Lynda Halliger Otvos (Lynda M O) said...

As the baby birds multiplied in the trees in our yard, I had to let the parent-birds have the majority of the cherries to feed the young ones. I think I got a half dozen or so off our one baby tree. Now we're enjoying the strawberries and hoping the squirrels will let us have some of them, too. Your cherries are the most gorgeous color, Barb, I hope they taste as good as they look.

Sarah said...

What a gorgeous environment you have! It looks like the weather is beautiful and warm for you too at the moment? My Dad and brother did a similar thing to prune a tree. Dad lifted James in the bucket from where he operated the chainsaw to lop the branches. My Mother was a very concerned worrying onlooker. She believed it should have been Dad who risked life and limb, not her son!

Brown Family said...

When I was helping on the farm, tractors did not have all those stickers! My warnings were from Dad. Don't get close to this part and don't touch the hot places. That about covered it. Oh and don't panic when the front wheels come off the ground when you are pulling the other tractor to start it! (this won was very hard to obey, the panic part, that is)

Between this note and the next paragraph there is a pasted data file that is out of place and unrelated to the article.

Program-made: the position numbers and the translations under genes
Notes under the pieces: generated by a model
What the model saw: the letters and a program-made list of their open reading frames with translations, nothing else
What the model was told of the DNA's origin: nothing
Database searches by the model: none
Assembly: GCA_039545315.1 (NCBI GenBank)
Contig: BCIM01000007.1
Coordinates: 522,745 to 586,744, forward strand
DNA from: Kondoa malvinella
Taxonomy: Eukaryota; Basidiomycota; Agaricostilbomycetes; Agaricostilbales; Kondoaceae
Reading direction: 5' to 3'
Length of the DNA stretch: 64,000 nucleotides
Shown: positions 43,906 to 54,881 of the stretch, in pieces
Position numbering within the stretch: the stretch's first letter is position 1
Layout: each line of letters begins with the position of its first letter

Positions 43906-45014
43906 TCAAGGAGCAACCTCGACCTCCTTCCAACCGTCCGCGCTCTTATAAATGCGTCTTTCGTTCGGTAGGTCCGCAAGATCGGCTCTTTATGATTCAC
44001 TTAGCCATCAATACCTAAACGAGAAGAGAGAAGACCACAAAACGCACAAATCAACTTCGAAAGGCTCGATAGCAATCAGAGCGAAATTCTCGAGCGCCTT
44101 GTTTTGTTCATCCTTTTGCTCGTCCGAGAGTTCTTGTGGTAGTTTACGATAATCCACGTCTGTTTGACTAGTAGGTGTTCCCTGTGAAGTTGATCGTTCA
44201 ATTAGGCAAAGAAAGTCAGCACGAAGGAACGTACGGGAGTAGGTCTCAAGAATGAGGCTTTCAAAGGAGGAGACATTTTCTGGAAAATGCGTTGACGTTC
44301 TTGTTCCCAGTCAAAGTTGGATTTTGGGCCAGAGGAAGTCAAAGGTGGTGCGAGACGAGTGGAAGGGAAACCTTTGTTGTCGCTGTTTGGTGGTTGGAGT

Lovely berries.

Nan

quiltzyx said...

All those warning sign on the tractor - OY! They remind me of the training from GM on the hybrid/electric vehicles. According to them, there should NEVER be a technician working on one of their electric/hybrid vehicles alone...there should ALWAYS be 2, one to work on it, the other holding the "shepherd's crook" to be able to pull the working one away if he touches the wrong thing! And so many illustrations with that guy with "X X" for eyes! Sheesh. (And we won't talk about the special 2 piece gloves, rubber inner gloves with leather outer ones that are to be tested/examined before donning EVERY time and sent in for testing every 3 months I think. Uh huh. Never happened.